The Deutsche Oper in west Berlin announced on Monday that it would be cancelling four performances of Mozart’s Opera Idomeneo.
In the production, directed by Hans Neuenfels, King Idomeneo is shown staggering on stage next to the severed heads of Buddha, Jesus, Poseidon and the Prophet Mohammad, which sit on chairs.
The German government, thankfully, condemned the decision.
German politicians denounced the opera house’s move, deputy parliamentary speaker Wolfgang Thierse saying it highlighted a new threat to free artistic expression in Germany.
“Has it come so far that we must limit artistic expression?” he told Reuters. “What will be next?”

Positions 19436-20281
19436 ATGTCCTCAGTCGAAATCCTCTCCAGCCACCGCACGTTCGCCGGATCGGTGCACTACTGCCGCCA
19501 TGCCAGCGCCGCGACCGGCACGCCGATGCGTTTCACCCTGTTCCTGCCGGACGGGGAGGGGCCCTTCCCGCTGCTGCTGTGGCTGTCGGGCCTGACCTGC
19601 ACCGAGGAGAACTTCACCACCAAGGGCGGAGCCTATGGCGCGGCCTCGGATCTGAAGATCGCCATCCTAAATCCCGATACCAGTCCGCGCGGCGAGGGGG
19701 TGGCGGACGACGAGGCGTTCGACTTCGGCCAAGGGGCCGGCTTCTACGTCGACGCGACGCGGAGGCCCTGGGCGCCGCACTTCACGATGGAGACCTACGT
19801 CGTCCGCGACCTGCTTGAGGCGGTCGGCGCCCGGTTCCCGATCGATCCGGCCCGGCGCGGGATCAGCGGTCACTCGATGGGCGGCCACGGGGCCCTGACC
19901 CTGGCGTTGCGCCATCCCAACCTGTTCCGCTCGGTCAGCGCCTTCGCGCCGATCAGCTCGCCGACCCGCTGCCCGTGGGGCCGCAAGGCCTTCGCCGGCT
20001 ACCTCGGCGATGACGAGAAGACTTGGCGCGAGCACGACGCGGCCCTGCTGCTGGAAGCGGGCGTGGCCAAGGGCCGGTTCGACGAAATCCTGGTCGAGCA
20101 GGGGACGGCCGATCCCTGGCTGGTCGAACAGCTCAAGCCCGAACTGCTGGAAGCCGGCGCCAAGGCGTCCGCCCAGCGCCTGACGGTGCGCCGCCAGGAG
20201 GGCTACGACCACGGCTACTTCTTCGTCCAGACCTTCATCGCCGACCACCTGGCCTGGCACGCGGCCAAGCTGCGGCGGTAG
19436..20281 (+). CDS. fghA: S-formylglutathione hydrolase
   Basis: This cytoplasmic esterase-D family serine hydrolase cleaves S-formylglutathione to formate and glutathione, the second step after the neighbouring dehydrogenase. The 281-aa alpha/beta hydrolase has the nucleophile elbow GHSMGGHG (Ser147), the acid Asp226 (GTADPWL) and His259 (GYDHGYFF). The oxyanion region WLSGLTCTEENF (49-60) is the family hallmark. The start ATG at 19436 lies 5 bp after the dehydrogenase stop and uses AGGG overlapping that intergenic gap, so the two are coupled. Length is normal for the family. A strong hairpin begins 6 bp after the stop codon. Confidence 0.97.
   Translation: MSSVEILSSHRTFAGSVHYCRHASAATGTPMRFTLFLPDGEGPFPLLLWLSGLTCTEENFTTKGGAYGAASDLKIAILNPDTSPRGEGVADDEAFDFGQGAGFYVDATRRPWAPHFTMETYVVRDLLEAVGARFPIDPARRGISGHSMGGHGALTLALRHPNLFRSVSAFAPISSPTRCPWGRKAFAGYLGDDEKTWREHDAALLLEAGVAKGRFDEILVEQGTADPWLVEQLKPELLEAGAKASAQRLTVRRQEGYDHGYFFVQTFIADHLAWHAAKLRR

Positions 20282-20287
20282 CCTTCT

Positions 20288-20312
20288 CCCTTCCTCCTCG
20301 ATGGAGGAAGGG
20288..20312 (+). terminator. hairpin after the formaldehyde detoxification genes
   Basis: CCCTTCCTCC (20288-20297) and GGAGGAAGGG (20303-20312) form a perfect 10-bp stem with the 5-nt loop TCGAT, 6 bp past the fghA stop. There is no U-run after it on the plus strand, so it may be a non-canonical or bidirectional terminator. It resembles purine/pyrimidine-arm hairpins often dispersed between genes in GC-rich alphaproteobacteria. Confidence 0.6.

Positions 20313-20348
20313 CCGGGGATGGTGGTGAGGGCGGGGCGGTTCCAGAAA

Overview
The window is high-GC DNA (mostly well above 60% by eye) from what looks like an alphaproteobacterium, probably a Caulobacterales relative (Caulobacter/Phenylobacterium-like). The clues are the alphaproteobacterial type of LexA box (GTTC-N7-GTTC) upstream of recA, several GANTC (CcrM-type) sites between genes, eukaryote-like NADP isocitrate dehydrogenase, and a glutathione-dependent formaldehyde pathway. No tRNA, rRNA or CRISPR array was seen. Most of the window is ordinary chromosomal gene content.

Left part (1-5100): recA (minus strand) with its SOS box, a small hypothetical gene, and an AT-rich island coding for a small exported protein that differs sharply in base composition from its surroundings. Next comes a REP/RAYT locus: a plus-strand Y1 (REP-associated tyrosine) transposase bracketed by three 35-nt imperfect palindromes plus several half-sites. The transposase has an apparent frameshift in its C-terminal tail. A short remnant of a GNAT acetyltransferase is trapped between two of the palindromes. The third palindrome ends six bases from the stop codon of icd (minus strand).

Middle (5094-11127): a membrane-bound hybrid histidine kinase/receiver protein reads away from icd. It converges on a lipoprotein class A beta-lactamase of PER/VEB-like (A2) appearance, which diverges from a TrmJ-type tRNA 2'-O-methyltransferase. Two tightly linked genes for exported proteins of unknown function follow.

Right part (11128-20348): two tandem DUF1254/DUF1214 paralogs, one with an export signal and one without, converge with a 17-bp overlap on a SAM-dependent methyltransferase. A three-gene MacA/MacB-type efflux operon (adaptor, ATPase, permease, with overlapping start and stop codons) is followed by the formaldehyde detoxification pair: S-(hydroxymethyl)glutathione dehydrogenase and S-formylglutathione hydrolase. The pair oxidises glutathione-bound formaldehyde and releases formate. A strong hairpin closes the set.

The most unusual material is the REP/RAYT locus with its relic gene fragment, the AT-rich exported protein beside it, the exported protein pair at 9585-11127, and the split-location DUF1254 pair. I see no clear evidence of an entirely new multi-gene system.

So what does the director of the Opera have to say?
The director of the Deutsche Oper, Kirsten Harms, defended her decision at a news conference on Tuesday. She said Ehrhart Koerting, Berlin’s top police official, had phoned her in mid-August and warned her of dire consequences if the opera house proceeded with its plan to show “Idomeneo.”
“If I had paid no attention and something had happened, everyone would rightly say that I had ignored the warnings,” Harms said.
In my humble opinion, this is disgraceful. While I’m not alone in being skepticle of any censorship, this kind of censorship presents new challenges for the arts. In a country where the president keeps telling us that the terrorists will strike again – in a world where people of all faiths use violence as their primary means of solving conflicts – this form of censorship by fear is a great risk to free speech and the nature of art.
For shame, Kirsten Harms, for shame.